Foreign Affairs, Human Rights, Legal

Living History with Sonja Biserko

The Process of Documenting Crimes Against Humanity in North Korea

The Commission of Inquiry (COI) on Human Rights in the Democratic People’s Republic of Korea (DPRK) was established by the United Nations Human Rights Council in 2013. The commission was tasked with investigating North Korea’s systematic, widespread, and grave human rights abuses.

The Commission’s investigation covered a wide range of human rights violations including torture, rape, murder, enslavement, discrimination, imprisonment and arbitrary detention, enforced disappearances, and other forms of inhumane treatment. Based on its investigation, the COI determined that crimes against humanity have been and are still being perpetrated in North Korea and that accountability should be pursued for those crimes. The final report of the commission which included these findings and final recommendations that addressed issues of accountability was released in February 2014.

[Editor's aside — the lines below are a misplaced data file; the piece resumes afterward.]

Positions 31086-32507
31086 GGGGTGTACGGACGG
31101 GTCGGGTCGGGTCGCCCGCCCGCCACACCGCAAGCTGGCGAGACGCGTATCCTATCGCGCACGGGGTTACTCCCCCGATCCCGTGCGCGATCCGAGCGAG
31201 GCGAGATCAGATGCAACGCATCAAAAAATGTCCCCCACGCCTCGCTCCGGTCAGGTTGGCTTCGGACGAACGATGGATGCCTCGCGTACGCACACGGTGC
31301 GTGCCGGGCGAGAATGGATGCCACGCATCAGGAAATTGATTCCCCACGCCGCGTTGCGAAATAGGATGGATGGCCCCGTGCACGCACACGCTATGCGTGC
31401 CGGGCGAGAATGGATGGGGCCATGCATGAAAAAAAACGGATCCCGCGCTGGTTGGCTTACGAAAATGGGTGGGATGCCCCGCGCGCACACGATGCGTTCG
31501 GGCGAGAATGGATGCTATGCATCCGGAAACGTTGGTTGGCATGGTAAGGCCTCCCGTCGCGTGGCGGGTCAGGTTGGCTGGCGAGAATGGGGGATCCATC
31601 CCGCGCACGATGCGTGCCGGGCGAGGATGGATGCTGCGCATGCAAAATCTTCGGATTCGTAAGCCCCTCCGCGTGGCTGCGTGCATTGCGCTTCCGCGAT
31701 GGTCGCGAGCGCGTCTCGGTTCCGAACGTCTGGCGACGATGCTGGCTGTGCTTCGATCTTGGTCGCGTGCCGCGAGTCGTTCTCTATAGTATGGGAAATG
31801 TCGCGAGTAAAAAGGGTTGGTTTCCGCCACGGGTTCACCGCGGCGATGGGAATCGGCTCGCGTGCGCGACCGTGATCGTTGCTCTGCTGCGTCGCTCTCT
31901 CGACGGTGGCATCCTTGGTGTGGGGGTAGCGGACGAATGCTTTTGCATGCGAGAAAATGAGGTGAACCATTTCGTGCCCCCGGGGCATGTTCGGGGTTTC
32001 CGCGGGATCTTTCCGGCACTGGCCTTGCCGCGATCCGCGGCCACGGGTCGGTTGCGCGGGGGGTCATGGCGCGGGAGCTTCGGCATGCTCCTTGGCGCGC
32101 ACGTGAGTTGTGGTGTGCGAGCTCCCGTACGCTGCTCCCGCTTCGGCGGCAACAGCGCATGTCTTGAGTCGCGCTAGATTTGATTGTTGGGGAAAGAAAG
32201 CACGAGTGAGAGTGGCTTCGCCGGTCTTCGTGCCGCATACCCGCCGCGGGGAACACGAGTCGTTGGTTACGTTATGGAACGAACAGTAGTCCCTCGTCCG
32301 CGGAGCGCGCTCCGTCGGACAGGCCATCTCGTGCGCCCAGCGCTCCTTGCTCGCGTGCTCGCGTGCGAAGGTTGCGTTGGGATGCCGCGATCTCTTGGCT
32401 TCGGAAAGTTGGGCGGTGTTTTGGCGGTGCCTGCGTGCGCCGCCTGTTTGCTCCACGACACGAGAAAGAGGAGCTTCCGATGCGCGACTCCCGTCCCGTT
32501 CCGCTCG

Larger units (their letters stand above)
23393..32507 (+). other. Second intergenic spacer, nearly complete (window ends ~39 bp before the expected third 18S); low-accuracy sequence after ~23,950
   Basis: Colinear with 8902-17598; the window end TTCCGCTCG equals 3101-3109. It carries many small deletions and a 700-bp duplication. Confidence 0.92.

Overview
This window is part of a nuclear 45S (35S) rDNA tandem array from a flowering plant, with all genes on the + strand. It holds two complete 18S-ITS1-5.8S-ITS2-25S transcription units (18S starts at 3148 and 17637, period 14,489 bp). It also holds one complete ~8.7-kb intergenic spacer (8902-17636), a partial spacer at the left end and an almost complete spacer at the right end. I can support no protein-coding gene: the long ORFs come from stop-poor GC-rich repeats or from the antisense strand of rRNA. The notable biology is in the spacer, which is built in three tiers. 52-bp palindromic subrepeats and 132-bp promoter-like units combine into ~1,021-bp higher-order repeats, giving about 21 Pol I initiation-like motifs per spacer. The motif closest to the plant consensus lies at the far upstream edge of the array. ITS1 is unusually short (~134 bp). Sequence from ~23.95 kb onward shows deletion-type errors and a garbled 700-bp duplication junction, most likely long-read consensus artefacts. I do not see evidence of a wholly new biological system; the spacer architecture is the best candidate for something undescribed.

The most valuable part of this report is that it somehow contributed to wide international recognition of the situation in North Korea and it was a breakthrough in many ways.

In this oral history, Ms. Sonja Biserko, one of three commissioners of the COI and a founder and president of the Helsinki Committee for Human Rights in Serbia, discusses her experience in gathering evidence and writing the COI Report; the legacy of the commission activities; and her perspective on the future of human rights in North Korea.

In an earlier Living History video Justice Michael Kirby, chair of the COI and former justice of the High Court of Australia, describes his perspective on North Korean human rights and the prospects for pursuing accountability for crimes against humanity being perpetrated in the country.

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